Facebook is the social media giant. It boasts over 2 billion monthly users, and it currently owns other social media giants like Instagram. Facebook also provides great opportunities for remarketing. However, the giant’s future with marketers and businesses isn’t all sunshine and roses. The Cambridge Analytica scandal certainly was a huge setback for users and businesses who relied on third-party data to place strategic and effective ads. Recent algorithm changes also discourage posts from brands from being at the top of user feeds.
Facebook is still the most popular and fastest-growing social media platform. Many businesses and influencers are responding to algorithm changes by moving away from Pages and starting Facebook groups to create a community and promote products. It’s so important to be on Facebook and understand how consumers are using the platform as it evolves and grows. Facebook is becoming a search engine of its own, and if your business doesn’t appear in Facebook searches, consumers may not pursue you further.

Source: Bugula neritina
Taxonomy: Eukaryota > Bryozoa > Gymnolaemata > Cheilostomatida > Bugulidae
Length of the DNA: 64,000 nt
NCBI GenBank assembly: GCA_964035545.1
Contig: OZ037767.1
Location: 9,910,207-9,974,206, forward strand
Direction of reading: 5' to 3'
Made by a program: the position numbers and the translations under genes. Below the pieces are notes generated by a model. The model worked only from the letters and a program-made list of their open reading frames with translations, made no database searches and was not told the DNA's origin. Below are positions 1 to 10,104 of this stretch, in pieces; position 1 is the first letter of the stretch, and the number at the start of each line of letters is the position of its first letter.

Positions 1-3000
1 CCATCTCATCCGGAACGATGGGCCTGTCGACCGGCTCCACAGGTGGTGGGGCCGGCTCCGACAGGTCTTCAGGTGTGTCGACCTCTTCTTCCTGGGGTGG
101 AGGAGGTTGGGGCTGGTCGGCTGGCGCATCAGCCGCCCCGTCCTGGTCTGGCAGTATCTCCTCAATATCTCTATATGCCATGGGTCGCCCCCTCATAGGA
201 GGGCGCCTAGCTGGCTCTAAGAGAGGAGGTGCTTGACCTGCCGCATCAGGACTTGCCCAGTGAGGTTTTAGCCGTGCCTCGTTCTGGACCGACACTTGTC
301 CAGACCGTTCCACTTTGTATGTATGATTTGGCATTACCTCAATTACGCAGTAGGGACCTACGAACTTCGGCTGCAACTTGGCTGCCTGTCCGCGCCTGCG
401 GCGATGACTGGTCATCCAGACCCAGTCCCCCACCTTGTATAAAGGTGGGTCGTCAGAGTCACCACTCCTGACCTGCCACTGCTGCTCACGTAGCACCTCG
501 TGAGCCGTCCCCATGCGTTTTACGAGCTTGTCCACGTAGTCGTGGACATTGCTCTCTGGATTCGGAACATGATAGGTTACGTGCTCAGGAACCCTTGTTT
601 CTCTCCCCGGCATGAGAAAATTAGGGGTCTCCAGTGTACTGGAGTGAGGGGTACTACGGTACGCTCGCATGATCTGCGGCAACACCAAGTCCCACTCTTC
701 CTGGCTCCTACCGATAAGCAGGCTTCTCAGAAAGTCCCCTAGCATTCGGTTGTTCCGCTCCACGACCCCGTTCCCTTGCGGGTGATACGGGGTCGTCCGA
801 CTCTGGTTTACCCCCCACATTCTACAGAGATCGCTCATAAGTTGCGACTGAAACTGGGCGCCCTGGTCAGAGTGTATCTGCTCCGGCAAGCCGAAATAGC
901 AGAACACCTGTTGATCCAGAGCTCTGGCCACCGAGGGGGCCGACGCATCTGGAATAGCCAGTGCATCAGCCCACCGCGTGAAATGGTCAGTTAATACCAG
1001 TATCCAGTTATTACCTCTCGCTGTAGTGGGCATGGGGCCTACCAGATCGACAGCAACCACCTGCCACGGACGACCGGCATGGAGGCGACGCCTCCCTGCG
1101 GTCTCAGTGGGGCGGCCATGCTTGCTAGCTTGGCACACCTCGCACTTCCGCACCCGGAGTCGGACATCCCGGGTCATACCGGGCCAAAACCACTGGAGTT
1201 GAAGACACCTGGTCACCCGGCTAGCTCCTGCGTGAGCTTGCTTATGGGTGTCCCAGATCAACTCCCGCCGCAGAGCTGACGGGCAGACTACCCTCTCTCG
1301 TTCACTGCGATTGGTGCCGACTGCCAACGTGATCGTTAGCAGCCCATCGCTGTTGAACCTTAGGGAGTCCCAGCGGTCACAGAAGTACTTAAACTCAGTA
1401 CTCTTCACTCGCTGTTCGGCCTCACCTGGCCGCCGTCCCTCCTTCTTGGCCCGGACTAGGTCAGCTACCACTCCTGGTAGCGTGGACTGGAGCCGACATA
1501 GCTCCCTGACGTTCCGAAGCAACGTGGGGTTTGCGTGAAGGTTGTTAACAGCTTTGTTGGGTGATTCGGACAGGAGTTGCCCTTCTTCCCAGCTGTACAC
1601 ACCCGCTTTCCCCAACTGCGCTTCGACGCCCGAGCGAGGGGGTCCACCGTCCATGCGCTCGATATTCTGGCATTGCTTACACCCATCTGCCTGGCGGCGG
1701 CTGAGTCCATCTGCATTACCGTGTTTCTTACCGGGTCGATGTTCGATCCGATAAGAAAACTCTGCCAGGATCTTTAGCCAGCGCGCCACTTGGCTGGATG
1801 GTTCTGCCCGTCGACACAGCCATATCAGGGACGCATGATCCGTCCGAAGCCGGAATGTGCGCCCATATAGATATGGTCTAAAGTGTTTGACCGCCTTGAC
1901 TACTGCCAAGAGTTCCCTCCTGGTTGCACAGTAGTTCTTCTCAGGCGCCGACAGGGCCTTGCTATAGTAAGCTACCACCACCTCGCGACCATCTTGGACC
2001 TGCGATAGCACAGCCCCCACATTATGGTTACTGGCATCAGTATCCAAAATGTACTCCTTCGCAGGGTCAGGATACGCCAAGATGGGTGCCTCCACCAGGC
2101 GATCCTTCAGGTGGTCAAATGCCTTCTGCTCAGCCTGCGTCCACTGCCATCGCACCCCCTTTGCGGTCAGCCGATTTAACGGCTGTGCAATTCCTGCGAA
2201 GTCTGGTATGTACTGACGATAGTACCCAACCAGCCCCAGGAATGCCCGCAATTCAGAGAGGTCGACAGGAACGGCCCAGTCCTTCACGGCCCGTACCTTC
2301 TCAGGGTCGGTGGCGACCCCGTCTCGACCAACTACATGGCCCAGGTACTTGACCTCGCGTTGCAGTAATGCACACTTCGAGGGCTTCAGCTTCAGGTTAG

If you are just starting out, don’t expect to see an astronomical ROI from effort that you put into Facebook content, especially if you aren’t paying for Facebook ads. Be patient with Facebook, and prioritise creating a community with your content and Facebook activity. Once you develop a relationship with Facebook users and start to build a community through Facebook, you will see more engagement.
Twitter is a “microblogging site” that allows you to connect with over 336 million monthly active users. (It has seen growth in the past year, but not always for the best reasons. It has become more relevant due to its use by politicians and reporters who want to express quick thoughts to the world in real-time.)
There are many ways that businesses can use Twitter, including:
- Responding to customers and monitoring discussions about your business
- Sharing content (blog posts, website links, etc.)
- Telling and sharing a brand story in a creative way
- Connecting to consumers, clients, and partners at events
- Engaging in discussions during conferences
Twitter is a great way to respond to consumers who need to get a hold of you, but should not be the first priority for businesses, unless that is where your customers are spending all of their time. Ads and promoted tweets can also be used to reach more Twitter followers, event attendees, etc.
Consumers love visual content, which gives Instagram a fun opportunity to take the throne next to Facebook. Over one billion users are on Instagram, and a majority of these users are under the age of 30. Many experts suggest that if you are trying to reach older consumers, focus on Facebook. If you are trying to reach younger consumers, switch that focus over to Instagram.